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Mulva Cultural Center aims to be a Midwest beacon for creativity https://shul21.org/mulva-cultural-center-aims-to-be-a-midwest-beacon-for-creativity/ Fri, 02 Sep 2022 16:22:30 +0000 https://shul21.org/mulva-cultural-center-aims-to-be-a-midwest-beacon-for-creativity/ BY LEE REINSCHCORRESPONDING OF FATHER-October in Wisconsin is usually the time of year to batten down hatches and put up storm windows. From mid-October to late October, at the junction of Broadway and Main Avenue, the glass panels will hang at the future Mulva Cultural Center. The 75,000-square-foot facility, which aims to be “a premier […]]]>

BY LEE REINSCH
CORRESPONDING


OF FATHER
-October in Wisconsin is usually the time of year to batten down hatches and put up storm windows.

From mid-October to late October, at the junction of Broadway and Main Avenue, the glass panels will hang at the future Mulva Cultural Center.

The 75,000-square-foot facility, which aims to be “a premier institution for civic and creative engagement in the Midwest,” is more than halfway to the finishing mark.

“The project is on time and on budget,” said Mulva Cultural Center CEO Mike Van Asten.
The $95 million facility, which began in August 2021, is expected to open next summer.

“Right now the teams are applying the stone elements on the facade,” he said.

Drawing inspiration from the natural surroundings – the river and boulders that sit just outside its windows near the east bank of the Fox River – the building’s palette will consist of stone, timber, lots of glass and neutral metals.

Once the large windows have been installed and the building has been sealed off from the outside elements, the finishing work can begin inside.

That’s when the fun can begin.

Van Asten had just finished choosing the equipment for the kitchen and was considering furniture options.

“The staffing table for the organization is complete, so I am in the process of hiring the management team,” he said. “No surprise, I’m being pulled in many directions.”

Lantern on the river
The pinnacle of all this preparation will occur once the construction crews return home and the lights come on.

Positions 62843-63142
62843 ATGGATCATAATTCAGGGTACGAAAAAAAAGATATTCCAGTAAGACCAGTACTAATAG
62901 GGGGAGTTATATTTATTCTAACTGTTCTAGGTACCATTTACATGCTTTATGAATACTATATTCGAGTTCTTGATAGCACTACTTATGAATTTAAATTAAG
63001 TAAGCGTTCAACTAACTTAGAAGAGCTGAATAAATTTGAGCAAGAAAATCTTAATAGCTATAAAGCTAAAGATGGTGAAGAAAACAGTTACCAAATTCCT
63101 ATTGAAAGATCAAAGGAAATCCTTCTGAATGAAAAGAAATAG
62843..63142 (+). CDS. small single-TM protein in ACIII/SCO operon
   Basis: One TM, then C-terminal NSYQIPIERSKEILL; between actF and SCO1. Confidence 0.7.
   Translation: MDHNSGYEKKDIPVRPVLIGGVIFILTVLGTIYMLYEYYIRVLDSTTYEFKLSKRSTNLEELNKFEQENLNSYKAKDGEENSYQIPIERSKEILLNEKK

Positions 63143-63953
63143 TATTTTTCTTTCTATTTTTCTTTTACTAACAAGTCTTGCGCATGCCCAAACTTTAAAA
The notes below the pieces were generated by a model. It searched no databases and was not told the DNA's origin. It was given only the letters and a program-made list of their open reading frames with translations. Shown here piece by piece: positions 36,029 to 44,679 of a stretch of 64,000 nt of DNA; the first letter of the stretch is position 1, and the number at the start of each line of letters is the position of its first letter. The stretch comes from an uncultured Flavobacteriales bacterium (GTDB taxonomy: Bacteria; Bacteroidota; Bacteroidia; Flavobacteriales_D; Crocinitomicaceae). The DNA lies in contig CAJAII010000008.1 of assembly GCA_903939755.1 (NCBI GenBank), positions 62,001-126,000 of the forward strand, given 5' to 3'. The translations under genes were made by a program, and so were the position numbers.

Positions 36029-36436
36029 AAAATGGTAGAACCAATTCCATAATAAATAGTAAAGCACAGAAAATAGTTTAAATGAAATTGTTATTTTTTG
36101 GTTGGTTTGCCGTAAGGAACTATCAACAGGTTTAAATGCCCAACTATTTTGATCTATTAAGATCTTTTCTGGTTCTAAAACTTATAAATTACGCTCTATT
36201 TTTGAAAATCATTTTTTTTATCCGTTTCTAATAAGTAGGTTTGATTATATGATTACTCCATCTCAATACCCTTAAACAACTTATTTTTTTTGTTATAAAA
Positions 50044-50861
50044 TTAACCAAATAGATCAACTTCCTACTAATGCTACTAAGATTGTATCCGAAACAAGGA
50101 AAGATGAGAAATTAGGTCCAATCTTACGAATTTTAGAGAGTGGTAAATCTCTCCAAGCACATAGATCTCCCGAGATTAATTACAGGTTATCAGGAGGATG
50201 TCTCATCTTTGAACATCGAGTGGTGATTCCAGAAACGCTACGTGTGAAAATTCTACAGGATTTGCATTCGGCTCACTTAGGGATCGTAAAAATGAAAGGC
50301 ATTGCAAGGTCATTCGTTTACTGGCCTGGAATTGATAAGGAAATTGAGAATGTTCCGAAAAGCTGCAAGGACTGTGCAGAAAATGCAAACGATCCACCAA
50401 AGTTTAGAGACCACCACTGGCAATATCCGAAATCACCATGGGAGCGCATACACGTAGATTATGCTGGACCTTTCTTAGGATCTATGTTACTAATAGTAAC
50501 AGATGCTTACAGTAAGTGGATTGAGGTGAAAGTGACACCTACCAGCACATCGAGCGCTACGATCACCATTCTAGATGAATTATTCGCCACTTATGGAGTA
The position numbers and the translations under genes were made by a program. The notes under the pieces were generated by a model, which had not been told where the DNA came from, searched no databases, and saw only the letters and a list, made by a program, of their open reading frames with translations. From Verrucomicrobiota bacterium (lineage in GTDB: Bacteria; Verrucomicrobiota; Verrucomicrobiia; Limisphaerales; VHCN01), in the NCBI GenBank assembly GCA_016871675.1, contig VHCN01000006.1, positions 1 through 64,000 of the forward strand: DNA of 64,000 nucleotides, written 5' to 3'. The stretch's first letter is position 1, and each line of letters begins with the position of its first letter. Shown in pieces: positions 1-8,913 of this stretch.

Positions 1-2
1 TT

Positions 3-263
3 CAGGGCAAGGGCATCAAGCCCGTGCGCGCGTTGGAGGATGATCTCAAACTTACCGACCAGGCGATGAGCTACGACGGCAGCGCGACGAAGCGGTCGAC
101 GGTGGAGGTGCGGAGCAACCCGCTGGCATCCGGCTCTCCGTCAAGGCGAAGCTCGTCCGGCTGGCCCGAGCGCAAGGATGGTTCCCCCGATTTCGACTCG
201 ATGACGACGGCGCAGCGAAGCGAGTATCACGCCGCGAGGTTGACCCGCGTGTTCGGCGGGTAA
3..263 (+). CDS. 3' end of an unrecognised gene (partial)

The structure will be lit from within, evoking “a lantern on the river”.

Founders and philanthropists James and Miriam Mulva want this two-story lighthouse to be a fixture of the community, illuminating in more ways than one.

Rising from the east bank of the Fox River at the intersection of Broadway and Main Avenue, the Mulva Cultural Center is on budget for completion next year. Photo courtesy of Leonard & Finco

They would love to see educational programs for young and old held in classrooms and gathering spaces, documentaries shown in the 200-seat theatre/auditorium, and an ever-changing range of art exhibits and exhibitions of photographs featured in the gallery.

“Programming, from traveling exhibitions to art/photography performances to documentaries for the theater, is critical to the center’s success,” Van Asten said.

When the Mulvas announced their intention to commit to providing the city with a cultural center three years ago, James Mulva said that having hired an architectural firm such as SOM (Skidmore, Owings & Merrill, LLP of Chicago) showed “how much this project means to the town of De Pere and the people of northeastern Wisconsin, and highlights our family’s longstanding commitment to improving the community that my wife Miriam and I know and love since our childhood.

Mulva called the addition of the addition to the historic downtown core of De Pere a grand plan that was part of the new De Pere Cultural District Master Plan.

He said they were “honoured and delighted” to partner with the company on the project.